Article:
This is part 7 of my series on Cellular-Internet of Things (CIoT) and NB-IoT. So far I always thought things above layer 2 were simple. There’s IP and that’s it then. But recently I came across an interesting paper by Rhode & Schwarz that suggests that this might not necessarily be the case.
Based on this paper I had a closer look at 3GPP specifications on what is referred to there as CIoT EPS optimizations. In particular, 3GPP TS 23.401 contains an introduction to the topic in Chapter 4.1. Here, three methods are laid out how to transfer small amounts of data as efficiently as possible.
Just to quickly recap, the aim of NB-IoT and CIoT (used synonymously in this post) is to connect small sensors and other devices to the cellular network that only send and receive very little data in the order of a few tens or hundreds of bytes per day. The main challenges that are expected are a disproportionate signaling overhead due to a very high number of devices per base station and the very low signal level experienced by many devices due to their deep in-house or underground use which will require many retransmissions. As a consequence optimizations have been specified to reduce the overhead that is required to establish and tear down a communication channel compared to broadband LTE.
Resuming RRC Connections
A straight forward enhancement that has been specified as part of User Plane CIoT EPS optimisations is that a RRC connection can be suspended and resumed. In LTE an RRC connection is usually released after 10 to 20 seconds of inactivity and a new RRC context has to be established when new IP packets arrive from higher layers of the protocol stack. This is not a problem, the process only takes around 100 milliseconds and the amount of data that is transferred afterward usually far exceeds this overhead. Going through the whole process to transfer just a few bytes in a few small IP packets, however, is very inefficient and hence a method has been specified to preserve the context of an RRC connection and suspend it on the mobile device and network side rather than releasing it.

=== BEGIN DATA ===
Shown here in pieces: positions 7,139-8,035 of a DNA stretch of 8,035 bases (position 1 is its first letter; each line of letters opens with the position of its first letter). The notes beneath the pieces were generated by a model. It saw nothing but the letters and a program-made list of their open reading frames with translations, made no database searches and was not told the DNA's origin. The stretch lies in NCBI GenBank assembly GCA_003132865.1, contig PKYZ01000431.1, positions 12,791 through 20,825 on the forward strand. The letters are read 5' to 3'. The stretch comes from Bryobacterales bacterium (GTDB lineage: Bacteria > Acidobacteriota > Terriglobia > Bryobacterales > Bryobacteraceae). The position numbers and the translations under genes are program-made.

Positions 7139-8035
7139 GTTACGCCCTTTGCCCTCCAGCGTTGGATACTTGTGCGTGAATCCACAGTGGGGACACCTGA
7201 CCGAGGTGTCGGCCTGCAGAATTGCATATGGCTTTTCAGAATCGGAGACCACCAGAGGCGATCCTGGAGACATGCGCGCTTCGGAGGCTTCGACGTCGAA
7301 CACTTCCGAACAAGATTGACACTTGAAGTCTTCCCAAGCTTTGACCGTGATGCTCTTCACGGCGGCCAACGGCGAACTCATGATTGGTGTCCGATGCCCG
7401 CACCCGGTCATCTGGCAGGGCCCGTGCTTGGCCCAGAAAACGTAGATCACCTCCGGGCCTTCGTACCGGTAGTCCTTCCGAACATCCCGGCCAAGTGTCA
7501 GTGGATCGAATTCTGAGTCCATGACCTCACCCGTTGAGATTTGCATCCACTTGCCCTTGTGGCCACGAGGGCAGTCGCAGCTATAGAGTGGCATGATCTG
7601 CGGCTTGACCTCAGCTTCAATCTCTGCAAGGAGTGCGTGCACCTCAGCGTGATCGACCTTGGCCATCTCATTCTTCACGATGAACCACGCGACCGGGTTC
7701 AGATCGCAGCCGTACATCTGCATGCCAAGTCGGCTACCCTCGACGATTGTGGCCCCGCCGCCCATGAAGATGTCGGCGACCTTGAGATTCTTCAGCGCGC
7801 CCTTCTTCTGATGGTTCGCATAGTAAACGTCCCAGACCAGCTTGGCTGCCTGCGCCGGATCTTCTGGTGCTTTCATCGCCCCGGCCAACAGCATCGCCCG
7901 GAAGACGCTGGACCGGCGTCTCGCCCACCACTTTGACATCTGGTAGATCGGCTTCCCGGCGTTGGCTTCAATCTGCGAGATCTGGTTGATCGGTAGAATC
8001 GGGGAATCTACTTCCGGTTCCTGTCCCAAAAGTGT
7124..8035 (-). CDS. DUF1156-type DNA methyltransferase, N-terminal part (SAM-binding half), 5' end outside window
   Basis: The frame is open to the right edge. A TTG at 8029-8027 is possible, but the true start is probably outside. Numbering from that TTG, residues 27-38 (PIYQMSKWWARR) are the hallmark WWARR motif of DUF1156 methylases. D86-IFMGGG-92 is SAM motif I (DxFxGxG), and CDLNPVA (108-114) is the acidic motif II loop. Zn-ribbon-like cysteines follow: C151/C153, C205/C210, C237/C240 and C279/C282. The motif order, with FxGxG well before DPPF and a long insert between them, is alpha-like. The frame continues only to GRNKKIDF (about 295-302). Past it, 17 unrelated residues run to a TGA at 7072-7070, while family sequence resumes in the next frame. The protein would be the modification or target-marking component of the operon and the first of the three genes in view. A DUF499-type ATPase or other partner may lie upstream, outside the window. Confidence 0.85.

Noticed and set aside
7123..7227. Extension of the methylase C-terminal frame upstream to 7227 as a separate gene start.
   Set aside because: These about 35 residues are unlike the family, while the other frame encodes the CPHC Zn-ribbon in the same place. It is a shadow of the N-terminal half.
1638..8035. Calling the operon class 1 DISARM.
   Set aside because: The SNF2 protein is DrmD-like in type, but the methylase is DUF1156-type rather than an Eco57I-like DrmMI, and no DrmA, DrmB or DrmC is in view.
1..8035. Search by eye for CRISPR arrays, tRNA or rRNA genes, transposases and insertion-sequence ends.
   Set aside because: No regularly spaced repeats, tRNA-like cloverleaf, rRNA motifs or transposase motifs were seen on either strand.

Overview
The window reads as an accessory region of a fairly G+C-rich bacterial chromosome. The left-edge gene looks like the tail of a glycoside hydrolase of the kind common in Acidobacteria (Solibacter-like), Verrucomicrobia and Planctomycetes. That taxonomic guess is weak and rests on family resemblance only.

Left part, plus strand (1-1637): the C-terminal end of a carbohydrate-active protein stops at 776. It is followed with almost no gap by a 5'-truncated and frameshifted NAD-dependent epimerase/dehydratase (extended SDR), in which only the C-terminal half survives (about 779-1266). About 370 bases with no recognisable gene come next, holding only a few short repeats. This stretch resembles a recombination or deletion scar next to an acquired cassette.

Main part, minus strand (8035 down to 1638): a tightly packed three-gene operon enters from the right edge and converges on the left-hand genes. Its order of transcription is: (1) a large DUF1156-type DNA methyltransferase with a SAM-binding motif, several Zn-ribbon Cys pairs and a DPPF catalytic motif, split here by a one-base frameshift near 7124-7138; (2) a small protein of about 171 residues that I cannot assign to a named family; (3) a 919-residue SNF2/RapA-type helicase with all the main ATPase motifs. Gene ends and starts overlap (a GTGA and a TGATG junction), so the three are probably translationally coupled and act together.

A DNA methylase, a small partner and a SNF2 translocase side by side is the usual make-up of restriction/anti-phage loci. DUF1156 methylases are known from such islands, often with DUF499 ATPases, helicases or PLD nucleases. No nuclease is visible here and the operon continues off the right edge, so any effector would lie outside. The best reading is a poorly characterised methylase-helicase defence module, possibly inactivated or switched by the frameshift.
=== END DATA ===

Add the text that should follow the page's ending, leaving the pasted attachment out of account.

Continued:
User Data Over The Signaling Plane
A much more drastic way to reduce the overhead even more is to abandon the separation of user plane and signaling plane. In LTE the signaling plane is used for management tasks such as authentication and communication establishment. From a radio network point of view the Mobility Management Entity (MME) is the main player. User data, i.e. the IP packets are then transmitted over the user plane via the Serving Gateway (S-GW) and from there via the Packet Gateway (P-GW) to the Internet. From a logical point of view this separation is important but creates additional overhead especially on the air interface, as there is signaling required to establish the user data bearer in addition to the signaling bearer. To reduce this overhead, a feature referred to as ‘Control Plane CIoT EPS optimization’ specifies a way to include IP packets in a transparent container in EPS session management messages which are sent to the MME. The MME extracts the data from the container and forwards it to the S-GW which in turn forwards it to the P-GW. From there the IP packets are forwarded to the Internet. The process is reversed in the opposite direction and the network can decide if it wants to forward IP packets to the mobile device from the S-GW over a user data bearer or via the MME and the signaling data bearer. While transferring user data in a transparent container in the signaling message stream is much more efficient for small amounts of data than first establishing a user data bearer, purists probably shudder at the thought.
Non-IP Data Delivery (NIDD)
And to even further optimize small data transfer the standards contain a feature referred to as Non-IP Data Delivery (NIDD). Details can be found in TS 23.682, 4.5.14. Here, the UE embeds the data it wants to send in the transparent container without using an IP stack at all. The MME on the network side forwards such data to a the Service Capability Exposure Function (SCEF). To the outside world, the SCEF then makes this data available via IP based APIs. To send data to an NB-IOT device the SCEF is also the point of contact. Obviously this breaks the end-to-end IP transmission path and puts the network operator between the NB-IoT device and the user or company that has deployed it.
To IP Or Not To IP?
All methods described are complementary so network operators can choose which to implement in the network. In other words it will be interesting to see which network operators will offer direct IP connectivity to NB-IoT devices, which operators will not, and which will offer both.